All of Washington and most Americans now know there was a White House campaign to mislead the public about the Benghazi attack of Sept. 11, 2012, and that there has been a sustained media cover-up since then. The only question is what can be done about it two years later.
There are some lessons from the Nixon impeachment of 40 years ago that are useful in deciding what to do about the current usurper in the White House.
We tend to forget that the break-in at the Watergate occurred in June of 1972 – in the middle of the very successful Nixon re-election campaign –- and that his resignation came 26 months later, in August 1974. In fact, the first impeachment hearing of the House Judiciary Committee did not happen until 23 months after the Watergate incident, on May 9, 1974, 40 years ago today. It took that long for the full truth to come out because of extensive foot-dragging and obfuscation by Nixon and members of the White House staff.
It’s important to remember that technically speaking, Nixon was never actually impeached: He resigned under threat of impeachment after a House committee approved the articles of impeachment, but neither the full House nor the Senate ever voted on the impeachment. Nixon was persuaded to resign by a delegation of congressional Republicans that included Barry Goldwater.
The differences in the case of Obama are striking and, frankly, do not bode well for a successful impeachment effort against Obama. Obama’s friends in the press and in Congress are protecting him far more ferociously than Nixon’s friends did. Whereas in 1972 and 1973, Republicans in Congress cooperated with the investigations into the Watergate events, Obama’s Democratic supporters in Congress are acting to obstruct investigations, and his friends in the mainstream media are co-conspirators in this obstruction.
But there is one big difference between Watergate and Benghazi that does not work in Obama’s favor. No one died at the Watergate. Once the truth comes out, the American people may decide that covering up the truth about the Benghazi attack for political gain is a bigger crime than covering up a middle-of-the-night burglary in a Washington hotel.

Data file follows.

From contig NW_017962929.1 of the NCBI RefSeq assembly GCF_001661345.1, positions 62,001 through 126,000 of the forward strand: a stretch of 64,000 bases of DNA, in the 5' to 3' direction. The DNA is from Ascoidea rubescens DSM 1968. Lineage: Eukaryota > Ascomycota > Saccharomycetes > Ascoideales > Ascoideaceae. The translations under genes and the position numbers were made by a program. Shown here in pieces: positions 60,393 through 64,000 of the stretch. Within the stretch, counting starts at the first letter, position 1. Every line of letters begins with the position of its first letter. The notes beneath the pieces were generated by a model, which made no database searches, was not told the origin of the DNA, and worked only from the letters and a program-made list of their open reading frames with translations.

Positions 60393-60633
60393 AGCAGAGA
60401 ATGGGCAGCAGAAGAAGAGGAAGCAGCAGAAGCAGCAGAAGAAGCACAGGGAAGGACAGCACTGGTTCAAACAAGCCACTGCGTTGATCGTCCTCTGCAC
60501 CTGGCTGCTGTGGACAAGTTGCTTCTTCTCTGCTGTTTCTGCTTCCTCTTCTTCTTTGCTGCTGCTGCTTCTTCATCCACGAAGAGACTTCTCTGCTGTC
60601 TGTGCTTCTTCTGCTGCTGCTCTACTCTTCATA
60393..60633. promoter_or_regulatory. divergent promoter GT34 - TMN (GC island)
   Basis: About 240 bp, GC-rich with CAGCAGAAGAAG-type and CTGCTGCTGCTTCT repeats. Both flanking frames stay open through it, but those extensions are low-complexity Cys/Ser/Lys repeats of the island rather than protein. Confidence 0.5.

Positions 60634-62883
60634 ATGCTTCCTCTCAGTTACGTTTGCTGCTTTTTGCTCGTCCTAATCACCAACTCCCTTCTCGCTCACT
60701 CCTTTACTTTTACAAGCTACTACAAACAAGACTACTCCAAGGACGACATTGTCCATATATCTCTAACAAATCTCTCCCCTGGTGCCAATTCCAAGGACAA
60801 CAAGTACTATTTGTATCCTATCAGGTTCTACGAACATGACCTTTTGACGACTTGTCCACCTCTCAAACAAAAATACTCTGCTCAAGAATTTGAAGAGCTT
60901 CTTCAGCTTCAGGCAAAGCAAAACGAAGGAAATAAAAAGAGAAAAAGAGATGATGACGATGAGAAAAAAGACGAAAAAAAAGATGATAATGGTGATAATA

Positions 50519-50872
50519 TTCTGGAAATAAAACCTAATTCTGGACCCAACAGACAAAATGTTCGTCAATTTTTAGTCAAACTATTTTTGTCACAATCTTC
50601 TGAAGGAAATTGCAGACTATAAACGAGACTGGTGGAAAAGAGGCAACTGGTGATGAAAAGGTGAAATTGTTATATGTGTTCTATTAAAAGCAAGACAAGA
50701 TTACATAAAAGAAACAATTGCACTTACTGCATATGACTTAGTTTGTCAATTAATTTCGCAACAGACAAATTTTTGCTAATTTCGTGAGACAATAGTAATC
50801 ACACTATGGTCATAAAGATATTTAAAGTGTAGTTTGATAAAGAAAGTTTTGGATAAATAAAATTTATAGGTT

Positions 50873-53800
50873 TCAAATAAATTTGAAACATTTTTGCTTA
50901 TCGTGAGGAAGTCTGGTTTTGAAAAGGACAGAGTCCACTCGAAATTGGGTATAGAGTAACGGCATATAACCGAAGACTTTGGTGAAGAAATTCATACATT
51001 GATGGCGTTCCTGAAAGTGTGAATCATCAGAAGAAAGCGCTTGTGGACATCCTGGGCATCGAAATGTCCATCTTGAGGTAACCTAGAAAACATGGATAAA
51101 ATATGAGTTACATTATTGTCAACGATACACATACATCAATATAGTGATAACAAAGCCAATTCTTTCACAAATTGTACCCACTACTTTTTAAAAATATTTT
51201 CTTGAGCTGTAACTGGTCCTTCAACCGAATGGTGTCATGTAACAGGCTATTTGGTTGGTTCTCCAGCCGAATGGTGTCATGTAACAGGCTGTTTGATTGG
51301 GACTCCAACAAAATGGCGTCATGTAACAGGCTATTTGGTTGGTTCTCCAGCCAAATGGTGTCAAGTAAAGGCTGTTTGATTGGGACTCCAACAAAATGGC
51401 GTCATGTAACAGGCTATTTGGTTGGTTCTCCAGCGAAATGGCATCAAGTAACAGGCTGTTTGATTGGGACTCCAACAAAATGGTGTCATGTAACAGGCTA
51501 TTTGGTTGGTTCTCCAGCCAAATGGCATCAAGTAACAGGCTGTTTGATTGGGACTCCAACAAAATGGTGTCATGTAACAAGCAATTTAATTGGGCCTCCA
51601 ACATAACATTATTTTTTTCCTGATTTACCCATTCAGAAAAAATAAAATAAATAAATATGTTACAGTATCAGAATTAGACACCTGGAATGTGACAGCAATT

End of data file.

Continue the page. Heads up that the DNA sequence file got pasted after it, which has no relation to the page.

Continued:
So, there are differences but also parallels between Watergate and Benghazi. It took 26 months after the Watergate break-in for a consensus to form in Congress that Nixon ought to resign. The calendar tells us there are 26 months between the Benghazi attack of September 2012 and the November 2014 election.
Of course, the most striking difference between 1974 and 2014 is the mainstream media’s transparent partisanship. They will overwhelmingly protect Obama and defame his detractors, and belittle any congressional investigation dedicated to revealing the truth about Benghazi. Voters may decide to render a judgment on Obama’s truthfulness about Benghazi on Nov. 4, but if they do, it will be in spite the mass media’s bias.
The other reason the media will ardently belittle and undermine any independent investigation of Benghazi is that Secretary of State Hillary Clinton was a willing participant in the 2012 cover-up. Obviously, the Clinton team has as much at stake in the Benghazi cover-up as Obama.
In the end, because of the Hillary Clinton connection to the Benghazi events, we have to admit it is very unlikely that congressional Democrats will show the same statesmanship in 2014 demonstrated by Barry Goldwater and other Republican leaders in 1974.
Our nation has changed in those 40 years. Harry Reid is about as far from Barry Goldwater as lying about a burglary is from lying about al-Qaida.
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